An unwitting father of the sharing economy, Jim Haynes stood on the stage at the Airbnb conference in Paris to tell us about his Sunday night dinner parties. He has hosted a soirée every Sunday for 30 years. He has had nearly 150,000 people to his place for dinner. Fifty to 60 (100 in summer) mostly complete strangers gather at his atelier in a charming corner of Paris to "participate in the daily life of a local."

 As he spoke about the vibrancy and randomness of these evenings, it felt as if every one of the 5,600 delegates (including me) reached for their smartphones to ask Jim if there was space for the coming Sunday. By that evening I had a quick note back saying that he could squeeze me in, that I was to arrive very hungry with no flowers and €30 in a recycled envelope. 

© Jesper Haynes


Then, suddenly, on Friday 13 November, the world stopped in Paris. Saturday morning brought a heaviness, an emptiness and a sadness that seemed overwhelming. Luggage being wheeled across cobbles as tourists checked out in droves was the only sound in the usual bustling busyness of The Marais. I saw the first waves of the world’s press hit the cafés for a caffeine injection before heading to the key sites. Someone tweeted from the dawn Eurostar that he was the only one aboard his fully booked train. And everywhere the military and the police looked tense, guarded and shocked. But then the Parisians took back their city. With #JeSuisEnTerasse (I am on the terrace), the locals returned to their beloved cafés and restaurants and took up their seats on the pavements. To support Paris, to not give in to fear and hating, was of course the only solution. With a cryptic and defiant tone, Jim wrote that there would indeed be a dinner on Sunday. 

Ubering over to Jim’s, my Muslim driver discussed his fear around the terrorists’ efforts to divide France and that our response should be to counterattack just that. And in fact Jim’s dinners embrace this very spirit: a gathering of strangers and random souls in an energy of sharing and open-mindedness. Within minutes, I had met a food writer and global nomad and a girl filled with wanderlust traveling with a boy who liked to stay at home. Maurice, the guy from next door, introduced himself and I happened upon Amelie, a gorgeous study in French quirkiness who excused me from one group to make me join hers. I met a man who rents out his riverboat on Airbnb. I found a beer-crazy Aussie who was staying in a Parisian Airbnb where he had to winch the cats up and down to the courtyard in a basket (talk about living like a local). I even bumped into Joebot (Joe the robot), the friendly head of product development at Airbnb. A friend of Jim’s had effortlessly conjured a feast in the open-plan kitchen. Rustic bean soup, pasta and tiramisu with a twist were devoured by the hungry crowd. We stood as close as asparagus spears in a tin, balancing our glasses of wine and plates of food, in a physical state that lent even demanded conviviality.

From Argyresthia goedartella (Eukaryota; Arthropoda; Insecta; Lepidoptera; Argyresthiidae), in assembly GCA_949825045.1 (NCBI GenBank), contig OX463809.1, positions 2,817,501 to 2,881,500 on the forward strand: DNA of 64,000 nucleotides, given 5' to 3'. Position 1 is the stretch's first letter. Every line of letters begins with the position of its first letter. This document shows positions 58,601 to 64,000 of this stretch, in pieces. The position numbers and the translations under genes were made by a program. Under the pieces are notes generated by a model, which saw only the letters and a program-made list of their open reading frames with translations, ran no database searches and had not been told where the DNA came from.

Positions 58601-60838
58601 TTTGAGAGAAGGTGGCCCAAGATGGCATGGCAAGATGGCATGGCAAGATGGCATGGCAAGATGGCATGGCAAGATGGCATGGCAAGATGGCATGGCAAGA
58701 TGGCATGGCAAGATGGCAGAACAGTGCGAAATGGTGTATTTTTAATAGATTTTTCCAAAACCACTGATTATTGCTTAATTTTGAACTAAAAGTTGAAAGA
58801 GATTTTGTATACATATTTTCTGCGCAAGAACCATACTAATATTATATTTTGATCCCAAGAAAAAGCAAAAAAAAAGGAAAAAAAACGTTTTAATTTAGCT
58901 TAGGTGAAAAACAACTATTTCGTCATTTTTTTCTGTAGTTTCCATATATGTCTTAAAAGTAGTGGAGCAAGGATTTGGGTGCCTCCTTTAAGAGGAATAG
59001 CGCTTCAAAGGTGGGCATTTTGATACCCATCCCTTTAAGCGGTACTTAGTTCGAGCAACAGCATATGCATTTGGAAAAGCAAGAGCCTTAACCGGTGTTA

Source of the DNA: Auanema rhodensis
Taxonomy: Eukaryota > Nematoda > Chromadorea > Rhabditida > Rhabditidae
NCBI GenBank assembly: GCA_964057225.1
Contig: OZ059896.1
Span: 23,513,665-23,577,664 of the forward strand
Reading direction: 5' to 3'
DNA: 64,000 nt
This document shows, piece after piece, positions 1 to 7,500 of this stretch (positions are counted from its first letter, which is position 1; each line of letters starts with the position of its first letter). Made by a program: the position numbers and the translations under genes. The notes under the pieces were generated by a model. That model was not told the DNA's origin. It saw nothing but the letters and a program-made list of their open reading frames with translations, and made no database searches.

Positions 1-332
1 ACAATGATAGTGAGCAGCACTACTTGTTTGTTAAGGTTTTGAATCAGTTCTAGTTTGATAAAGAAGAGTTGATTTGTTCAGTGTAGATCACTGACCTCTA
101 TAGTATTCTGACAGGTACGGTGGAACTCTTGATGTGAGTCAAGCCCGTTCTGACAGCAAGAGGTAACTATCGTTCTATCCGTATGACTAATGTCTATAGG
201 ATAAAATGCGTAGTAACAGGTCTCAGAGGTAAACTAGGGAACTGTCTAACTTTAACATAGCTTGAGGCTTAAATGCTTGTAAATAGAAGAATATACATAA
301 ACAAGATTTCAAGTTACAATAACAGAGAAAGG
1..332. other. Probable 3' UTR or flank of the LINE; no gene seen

© Jesper Haynes


Jim has written a few books about the art of hospitality and his life (Throw a Great Party and Thanks for Coming.) He told us that a buffet is one of his top tips, but alongside that I would say Jim has trouble turning away a newcomer. Fill the venue to overflowing and you will have strangers walking off as friends (even lovers, I hear). With my head full of inspiration, my eyes full of wonder, my lips in a permanent smile and my pockets stuffed with contact details, I headed home almost too full of sharing to sleep. So I took another look at Jim’s website and found this written long before anything had happened in this great city:

I have long believed that it is unnecessary to understand others, individuals or nationalities; one must, at the very least, simply tolerate others. Tolerance can lead to respect and, finally, to love. No one can ever really understand anyone else, but you can love them or at least accept them. 
Like Tom Paine, I am a world citizen. All human history is mine. My roots cover the earth. I believe we should know each other. After all, our lives are all connected. 


Okay, now come and dine!


By Janet Norman

With her feet in Cape Town and her head in the clouds, Jan is a truffle pig seeking out new adventures. She loves horses, high hopes and smiling. Follow her adventures.